Date of Graduation

7-2020

Document Type

Thesis

Degree Name

Master of Science in Statistics and Analytics (MS)

Degree Level

Graduate

Department

Graduate School

Advisor

Samantha Robinson

Committee Member

Jyotishka Datta

Second Committee Member

Avishek Chakraborty

Third Committee Member

Giovanni Petris

Keywords

Differential Item Functioning, Item Response Theory, Model-based Recursive Partitioning, Perceived Stress Scale

Abstract

When an item on a test functions differently for subgroups of respondents with respect to an exogenous variable (or covariate) after conditioning on the latent variable of interest, the item is said to exhibit Differential Item Functioning (DIF). The 10-item Perceived Stress Scale (PSS10) is administered to respondents via MTurk to quantify “perceived stress” and identify if items on the scale function differently for specific subgroups defined by age, sex, race, marital status, number of children, employment status and social media usage.

The purpose of this study was to compare traditional DIF detection approaches (Mantel-Haenszel, logistic regression, likelihood ratio test and Raju’s area measure) with Rasch trees (a model-based recursive partitioning approach to DIF detection). The former are methods that can only compare two subgroups and so require continuous covariates to be arbitrarily dichotomized so the subgroups can be pre-specified; with the latter approach, subgroups do not need to be pre-specified and as a result, DIF can be detected in combinations of covariates.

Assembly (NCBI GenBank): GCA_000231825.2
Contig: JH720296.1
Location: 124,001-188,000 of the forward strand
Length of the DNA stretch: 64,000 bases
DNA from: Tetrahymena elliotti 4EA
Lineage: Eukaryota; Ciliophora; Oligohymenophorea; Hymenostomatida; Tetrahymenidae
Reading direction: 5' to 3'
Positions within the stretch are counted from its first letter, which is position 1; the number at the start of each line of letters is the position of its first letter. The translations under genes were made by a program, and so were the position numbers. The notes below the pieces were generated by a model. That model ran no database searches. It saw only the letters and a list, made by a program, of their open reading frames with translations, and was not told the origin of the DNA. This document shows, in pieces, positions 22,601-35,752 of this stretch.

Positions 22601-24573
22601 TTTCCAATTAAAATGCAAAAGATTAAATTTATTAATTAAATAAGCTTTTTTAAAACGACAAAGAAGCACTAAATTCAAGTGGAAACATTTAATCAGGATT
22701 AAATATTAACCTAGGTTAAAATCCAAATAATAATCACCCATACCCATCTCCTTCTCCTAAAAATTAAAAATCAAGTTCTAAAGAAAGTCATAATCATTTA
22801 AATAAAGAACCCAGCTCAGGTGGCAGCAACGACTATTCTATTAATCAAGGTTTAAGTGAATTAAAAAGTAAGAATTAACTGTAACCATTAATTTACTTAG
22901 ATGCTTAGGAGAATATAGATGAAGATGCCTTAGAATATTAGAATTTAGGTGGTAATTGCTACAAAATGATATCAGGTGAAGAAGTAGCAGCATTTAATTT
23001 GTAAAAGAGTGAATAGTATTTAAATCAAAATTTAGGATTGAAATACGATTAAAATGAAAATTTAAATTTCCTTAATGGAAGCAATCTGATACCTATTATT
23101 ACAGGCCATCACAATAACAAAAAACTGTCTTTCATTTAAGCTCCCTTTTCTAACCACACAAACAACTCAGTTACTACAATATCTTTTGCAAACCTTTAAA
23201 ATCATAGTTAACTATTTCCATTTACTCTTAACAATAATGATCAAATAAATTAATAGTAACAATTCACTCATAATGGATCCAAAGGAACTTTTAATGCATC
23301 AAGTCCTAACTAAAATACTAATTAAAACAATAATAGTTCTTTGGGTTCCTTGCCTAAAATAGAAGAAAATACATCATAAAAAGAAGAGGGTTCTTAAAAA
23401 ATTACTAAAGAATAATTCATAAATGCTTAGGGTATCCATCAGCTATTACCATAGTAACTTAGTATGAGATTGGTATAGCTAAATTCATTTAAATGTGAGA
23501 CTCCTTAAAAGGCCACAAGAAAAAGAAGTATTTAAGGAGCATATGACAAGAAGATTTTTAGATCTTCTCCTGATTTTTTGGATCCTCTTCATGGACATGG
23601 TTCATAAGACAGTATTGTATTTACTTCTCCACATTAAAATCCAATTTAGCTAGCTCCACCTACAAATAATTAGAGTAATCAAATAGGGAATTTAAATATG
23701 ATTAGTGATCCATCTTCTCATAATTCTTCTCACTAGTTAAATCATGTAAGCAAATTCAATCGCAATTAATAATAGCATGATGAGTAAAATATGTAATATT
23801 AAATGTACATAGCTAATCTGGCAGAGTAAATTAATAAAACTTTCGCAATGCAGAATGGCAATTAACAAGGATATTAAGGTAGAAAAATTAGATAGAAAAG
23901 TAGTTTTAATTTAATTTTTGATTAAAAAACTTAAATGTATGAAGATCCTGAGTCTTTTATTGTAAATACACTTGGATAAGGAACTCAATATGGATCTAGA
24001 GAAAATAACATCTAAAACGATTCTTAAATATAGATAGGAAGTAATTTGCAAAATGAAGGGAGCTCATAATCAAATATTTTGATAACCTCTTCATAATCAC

Current results corroborate that while traditional methods are able to detect DIF in items based upon sex, race, employment status and social media usage, the Rasch tree approach is able to detect DIF resulting from a combination of employment and social media covariates.

Available for download on Wednesday, February 03, 2021

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